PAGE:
In contrast, the catalytic converter accessory apparatus of the present invention causes a swirling action in the exhaust gases which are introduced to the converter, thus obviating the need to introduce additional gas into the flow stream. This invention provides a simple construction, which reduces cost and minimizes both turbulence and back pressure in the line. The invention achieves a swirling of only a portion of the gases. The major portion of the inventive exhaust stream is maintained in substantially linear flow, thus, reducing the back pressure and turbulence that generally accompany the introduction of external gaseous components.
In accordance with the present invention, there is provided an automotive catalytic converter accessory device for improving the converter's efficiency and operational life. The accessory device comprises a housing disposed in the manifold exhaust pipe, upstream of the catalytic converter. The housing contains a hollow conduit that conveys the exhaust gases of the manifold to the entrance or interface of the catalytic converter. The conduit comprises a diffuser portion having a baffle plate disposed at the downstream end thereof, just before the converter inlet. The flow is divided into a bifurcated stream of gases that passes through the baffle plate. The outer stream of exhaust gas is caused to swirl as it passes through slots disposed at the end of the conduit ahead of the baffle plate. The major portion of the exhaust stream is caused to pass through a large central aperture in the baffle plate, along with the outer, swirling stream. This major portion of the exhaust stream maintains a substantially linear flow, thus reducing back pressure and turbulence in the overall flow. The gas entering the catalytic converter bathes the entire substrate due to both the diffusion and the swirling action of part of the exhaust flow. The outer swirling portion of the exhaust stream expands into the wider converter cavity to bathe the outer portions of the substrate. The inner, linear portion of the exhaust stream entering the converter cavity bathes the central, or inner, portion of the substrate. Thus, the entire catalytic substrate is bathed by the exhaust gases entering the converter chamber.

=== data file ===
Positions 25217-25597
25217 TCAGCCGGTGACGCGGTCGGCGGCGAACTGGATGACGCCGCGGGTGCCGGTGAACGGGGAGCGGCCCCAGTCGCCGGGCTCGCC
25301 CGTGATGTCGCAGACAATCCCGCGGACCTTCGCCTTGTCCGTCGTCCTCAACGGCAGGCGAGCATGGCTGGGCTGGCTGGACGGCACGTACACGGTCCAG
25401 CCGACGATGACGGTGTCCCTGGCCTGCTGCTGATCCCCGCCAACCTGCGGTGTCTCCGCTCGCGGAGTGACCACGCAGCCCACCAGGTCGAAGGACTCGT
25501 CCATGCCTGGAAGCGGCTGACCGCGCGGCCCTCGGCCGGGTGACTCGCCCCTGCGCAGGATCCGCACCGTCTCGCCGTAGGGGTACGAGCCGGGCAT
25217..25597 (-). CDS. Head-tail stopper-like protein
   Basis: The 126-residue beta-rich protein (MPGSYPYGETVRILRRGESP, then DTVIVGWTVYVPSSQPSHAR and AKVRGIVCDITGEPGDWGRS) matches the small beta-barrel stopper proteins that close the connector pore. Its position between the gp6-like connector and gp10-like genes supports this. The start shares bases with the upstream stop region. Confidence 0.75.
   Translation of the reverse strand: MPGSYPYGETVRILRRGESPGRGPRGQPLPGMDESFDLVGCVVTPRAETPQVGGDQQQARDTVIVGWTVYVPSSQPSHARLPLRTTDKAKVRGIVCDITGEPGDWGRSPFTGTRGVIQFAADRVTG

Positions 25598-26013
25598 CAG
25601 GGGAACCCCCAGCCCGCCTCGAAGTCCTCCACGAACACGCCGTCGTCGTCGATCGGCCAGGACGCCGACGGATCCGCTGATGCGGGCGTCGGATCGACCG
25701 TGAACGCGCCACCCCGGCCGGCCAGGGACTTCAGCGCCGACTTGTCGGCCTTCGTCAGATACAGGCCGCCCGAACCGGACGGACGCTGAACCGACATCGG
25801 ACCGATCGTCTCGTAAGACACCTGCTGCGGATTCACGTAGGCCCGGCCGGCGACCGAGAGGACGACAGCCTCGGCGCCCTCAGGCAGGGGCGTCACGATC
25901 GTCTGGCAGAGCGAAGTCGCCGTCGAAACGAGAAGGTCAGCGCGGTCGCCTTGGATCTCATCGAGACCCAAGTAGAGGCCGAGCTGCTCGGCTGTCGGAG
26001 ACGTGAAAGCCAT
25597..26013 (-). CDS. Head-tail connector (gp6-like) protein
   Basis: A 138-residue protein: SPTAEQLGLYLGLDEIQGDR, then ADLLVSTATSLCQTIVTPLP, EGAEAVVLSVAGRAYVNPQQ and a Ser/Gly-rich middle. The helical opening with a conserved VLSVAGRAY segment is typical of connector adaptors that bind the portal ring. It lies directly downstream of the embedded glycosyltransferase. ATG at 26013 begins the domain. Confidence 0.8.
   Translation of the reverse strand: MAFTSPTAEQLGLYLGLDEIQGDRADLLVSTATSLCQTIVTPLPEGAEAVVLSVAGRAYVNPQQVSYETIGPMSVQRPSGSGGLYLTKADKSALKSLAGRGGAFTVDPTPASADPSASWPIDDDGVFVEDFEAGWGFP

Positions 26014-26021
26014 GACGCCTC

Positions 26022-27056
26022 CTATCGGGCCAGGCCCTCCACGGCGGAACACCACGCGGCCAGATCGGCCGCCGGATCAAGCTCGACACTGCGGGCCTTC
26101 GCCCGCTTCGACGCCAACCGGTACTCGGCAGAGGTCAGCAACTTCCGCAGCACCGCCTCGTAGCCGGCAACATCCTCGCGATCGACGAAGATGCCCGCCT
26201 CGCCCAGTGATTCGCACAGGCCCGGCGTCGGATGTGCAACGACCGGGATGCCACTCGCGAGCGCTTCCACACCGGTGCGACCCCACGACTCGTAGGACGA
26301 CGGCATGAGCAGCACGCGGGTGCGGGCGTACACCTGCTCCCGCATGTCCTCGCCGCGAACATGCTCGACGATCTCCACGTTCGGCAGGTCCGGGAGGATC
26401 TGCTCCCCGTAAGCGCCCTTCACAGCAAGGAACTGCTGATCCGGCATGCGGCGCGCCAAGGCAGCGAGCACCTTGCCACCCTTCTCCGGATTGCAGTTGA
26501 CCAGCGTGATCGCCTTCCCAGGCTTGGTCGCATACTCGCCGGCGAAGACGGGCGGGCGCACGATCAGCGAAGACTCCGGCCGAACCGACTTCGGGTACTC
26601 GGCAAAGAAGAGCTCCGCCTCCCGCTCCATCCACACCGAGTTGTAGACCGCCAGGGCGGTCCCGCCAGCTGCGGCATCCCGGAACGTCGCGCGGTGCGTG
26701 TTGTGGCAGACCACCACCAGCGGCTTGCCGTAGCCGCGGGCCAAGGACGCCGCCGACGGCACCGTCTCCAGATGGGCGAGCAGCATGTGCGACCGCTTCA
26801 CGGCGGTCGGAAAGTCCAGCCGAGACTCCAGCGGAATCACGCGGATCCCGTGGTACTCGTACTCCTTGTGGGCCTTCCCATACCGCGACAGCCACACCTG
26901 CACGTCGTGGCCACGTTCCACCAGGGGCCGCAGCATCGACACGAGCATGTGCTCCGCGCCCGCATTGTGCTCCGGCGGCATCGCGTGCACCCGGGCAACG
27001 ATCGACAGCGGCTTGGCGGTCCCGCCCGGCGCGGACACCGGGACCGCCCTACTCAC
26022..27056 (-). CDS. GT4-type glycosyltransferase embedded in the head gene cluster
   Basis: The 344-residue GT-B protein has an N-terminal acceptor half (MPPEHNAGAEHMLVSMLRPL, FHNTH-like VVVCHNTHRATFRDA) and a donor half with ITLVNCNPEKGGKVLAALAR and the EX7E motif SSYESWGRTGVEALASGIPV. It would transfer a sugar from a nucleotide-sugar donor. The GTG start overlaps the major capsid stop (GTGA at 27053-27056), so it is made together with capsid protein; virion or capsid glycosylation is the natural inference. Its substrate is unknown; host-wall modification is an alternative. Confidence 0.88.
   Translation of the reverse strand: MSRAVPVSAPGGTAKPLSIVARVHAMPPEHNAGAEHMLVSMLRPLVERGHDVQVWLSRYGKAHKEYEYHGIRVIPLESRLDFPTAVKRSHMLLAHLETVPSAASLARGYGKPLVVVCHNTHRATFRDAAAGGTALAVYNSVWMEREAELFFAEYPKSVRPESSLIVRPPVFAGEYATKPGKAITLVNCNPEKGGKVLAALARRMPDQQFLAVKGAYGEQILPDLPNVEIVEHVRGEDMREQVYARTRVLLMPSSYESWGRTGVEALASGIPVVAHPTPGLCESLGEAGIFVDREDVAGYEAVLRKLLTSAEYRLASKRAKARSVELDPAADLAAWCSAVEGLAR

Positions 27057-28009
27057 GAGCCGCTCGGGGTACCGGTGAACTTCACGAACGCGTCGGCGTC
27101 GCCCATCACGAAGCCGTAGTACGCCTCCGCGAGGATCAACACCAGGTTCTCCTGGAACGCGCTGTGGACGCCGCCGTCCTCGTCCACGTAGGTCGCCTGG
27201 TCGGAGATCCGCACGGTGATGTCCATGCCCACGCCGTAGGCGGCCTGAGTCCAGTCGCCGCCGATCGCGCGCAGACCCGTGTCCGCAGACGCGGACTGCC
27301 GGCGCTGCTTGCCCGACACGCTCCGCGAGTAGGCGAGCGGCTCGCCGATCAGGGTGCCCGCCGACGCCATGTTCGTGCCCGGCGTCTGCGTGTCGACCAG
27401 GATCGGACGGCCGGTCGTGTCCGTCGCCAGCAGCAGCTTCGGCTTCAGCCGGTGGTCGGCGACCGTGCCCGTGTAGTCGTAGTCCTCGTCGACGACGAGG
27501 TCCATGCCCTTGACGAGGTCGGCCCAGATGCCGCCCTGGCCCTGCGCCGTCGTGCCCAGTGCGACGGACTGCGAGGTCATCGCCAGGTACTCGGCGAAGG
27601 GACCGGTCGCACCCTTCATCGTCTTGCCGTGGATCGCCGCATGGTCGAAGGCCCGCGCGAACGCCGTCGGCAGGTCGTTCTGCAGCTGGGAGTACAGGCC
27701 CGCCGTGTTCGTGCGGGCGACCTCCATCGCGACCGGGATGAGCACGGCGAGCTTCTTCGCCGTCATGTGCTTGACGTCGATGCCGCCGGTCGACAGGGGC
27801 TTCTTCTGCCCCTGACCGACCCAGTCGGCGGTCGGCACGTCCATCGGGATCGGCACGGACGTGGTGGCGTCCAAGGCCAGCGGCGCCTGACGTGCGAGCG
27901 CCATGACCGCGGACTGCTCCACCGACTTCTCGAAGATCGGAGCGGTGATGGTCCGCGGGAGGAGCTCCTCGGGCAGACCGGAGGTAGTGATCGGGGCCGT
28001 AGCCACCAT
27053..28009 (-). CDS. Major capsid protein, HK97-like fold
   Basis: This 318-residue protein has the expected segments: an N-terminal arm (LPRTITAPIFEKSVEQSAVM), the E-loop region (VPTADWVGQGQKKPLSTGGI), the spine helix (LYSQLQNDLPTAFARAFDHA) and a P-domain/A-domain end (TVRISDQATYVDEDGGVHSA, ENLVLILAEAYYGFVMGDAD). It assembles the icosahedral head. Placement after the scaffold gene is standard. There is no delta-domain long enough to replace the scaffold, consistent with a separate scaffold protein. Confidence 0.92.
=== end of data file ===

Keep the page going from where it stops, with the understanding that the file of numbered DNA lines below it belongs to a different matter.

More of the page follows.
It is an object of the present invention to provide an improved catalytic converter system.
Another object of this invention is to provide an accessory apparatus to be used in conjunction with an automotive catalytic converter to more efficiently catalyze the exhaust gases, while minimizing turbulence and back pressure in the exhaust manifold.
It is a further object of the invention to provide a catalytic converter system in which the catalytic substrate is substantially uniformly bathed by the exhaust gases.
A complete understanding of the present invention may be obtained by reference to the accompanying drawings, when considered in conjunction with the subsequent, detailed description, in which:
FIG. 1 is a schematic perspective view of the prior art catalytic converter exhaust system of an automobile;
FIG. 2 is a schematic perspective view of the automotive catalytic converter exhaust system of the invention featuring the accessory device for uniformly bathing the substrate of the catalytic converter with exhaust gases;
FIG. 3 is a partially exploded view of the converter and exhaust accessory device of this invention, in accordance with FIG. 2;
FIG. 4 is a partial, perspective view of the accessory device illustrated in FIG. 3; and
FIG. 5 is an enlarged, sectional, schematic view of air flow through the accessory device and catalytic converter of FIG. 3.